Will the Budget provide stability?

Will the Budget provide stability?

Deloitte cap off the Budget Predictions and Pleas series for Accountancy Age with some of their leading voices providing insights

Monday 29 October 2018 is a date that has been bandied about with increasing frequency ever since the chancellor abruptly announced when the Autumn Budget would be revealed.

Some of Deloitte’s leading voices have put forward their predictions for the Budget, and how these could potentially affect the UK, both economically and publicly.

VAT and IPT

Along a similar vein to previous Budget predictions this year, Daniel Lyons, Deloitte’s head of tax policy, has put forward potential changes that will be made to VAT.

“It’s highly unlikely that the VAT registration threshold will be lowered,” said Lyons. “Firstly, all VAT-registered businesses have to implement Making Tax Digital for their VAT accounting from 1 April 2019, which will already be challenging, and adding hundreds of thousands of businesses with no experience of applying VAT could make it even more so.

He continued: “Secondly, such a change could be difficult for HMRC to manage when their resources are already stretched preparing for Brexit. Thirdly, in a position paper from November 2017, HMRC committed to maintain the current VAT threshold of £85,000 until 1 April 2020.”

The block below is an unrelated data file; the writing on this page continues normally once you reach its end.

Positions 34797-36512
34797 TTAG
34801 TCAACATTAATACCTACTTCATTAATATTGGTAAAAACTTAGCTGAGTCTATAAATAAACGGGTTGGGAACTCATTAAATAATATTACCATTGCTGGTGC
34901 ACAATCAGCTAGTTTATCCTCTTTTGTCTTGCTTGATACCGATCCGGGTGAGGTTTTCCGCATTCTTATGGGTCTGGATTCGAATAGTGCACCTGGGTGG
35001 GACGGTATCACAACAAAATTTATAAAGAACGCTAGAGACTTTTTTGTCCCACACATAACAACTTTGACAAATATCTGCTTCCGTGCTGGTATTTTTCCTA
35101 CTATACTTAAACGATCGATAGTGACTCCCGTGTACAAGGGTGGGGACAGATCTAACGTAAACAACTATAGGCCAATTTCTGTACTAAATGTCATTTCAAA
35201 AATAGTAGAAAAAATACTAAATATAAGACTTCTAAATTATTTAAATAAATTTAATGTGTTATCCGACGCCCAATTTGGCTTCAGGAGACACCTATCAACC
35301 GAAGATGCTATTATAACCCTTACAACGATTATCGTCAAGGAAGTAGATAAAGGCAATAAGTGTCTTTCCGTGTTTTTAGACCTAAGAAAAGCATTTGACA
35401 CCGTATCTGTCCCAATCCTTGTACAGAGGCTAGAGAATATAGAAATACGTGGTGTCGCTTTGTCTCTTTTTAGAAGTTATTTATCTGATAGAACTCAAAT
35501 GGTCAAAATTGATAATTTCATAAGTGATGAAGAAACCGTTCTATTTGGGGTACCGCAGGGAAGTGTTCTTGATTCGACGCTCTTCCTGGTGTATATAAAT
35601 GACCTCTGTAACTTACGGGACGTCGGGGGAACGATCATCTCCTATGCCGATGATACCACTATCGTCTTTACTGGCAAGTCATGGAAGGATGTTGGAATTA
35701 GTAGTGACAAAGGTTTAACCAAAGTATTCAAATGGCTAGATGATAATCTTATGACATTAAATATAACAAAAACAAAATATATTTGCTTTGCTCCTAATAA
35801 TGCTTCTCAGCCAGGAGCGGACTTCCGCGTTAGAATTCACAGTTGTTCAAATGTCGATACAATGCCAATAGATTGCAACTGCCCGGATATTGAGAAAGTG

Insurance Premium Tax (IPT) was another area Deloitte’s head of tax policy highlighted as a possibility for change.

Lyons said: “Until a few years ago, IPT has received little attention, with a relatively low standard rate of 6%. That rate is now 12%, and the tax raises £5.6bn each year for the exchequer.

“The question for the chancellor is whether IPT can be increased further – increasing the standard rate from 12% to 13% would raise an extra £400m a year – without encouraging the individuals and businesses to under-insure.

“Although certain countries align IPT and VAT rates, the chancellor is unlikely to increase IPT again in this Budget,” Daniel Lyons added.

Like previous firms before them in this series, Deloitte predicts a “quiet Budget”. Nonetheless, that does not mean that it will be without any changes at all. For example, the promises made by the government to end austerity and provide extra funding for the NHS are promises that cannot be kept without consequences in the form of “unexpected announcements” where “taxes may have to rise.”

Daniel Lyons outlined how “corporation tax is due to be cut to 17% from 1 April 2020”. There is the option to cancel this reduction, bringing in “a small amount of money in 2020-21, but up to £5bn in the succeeding years.”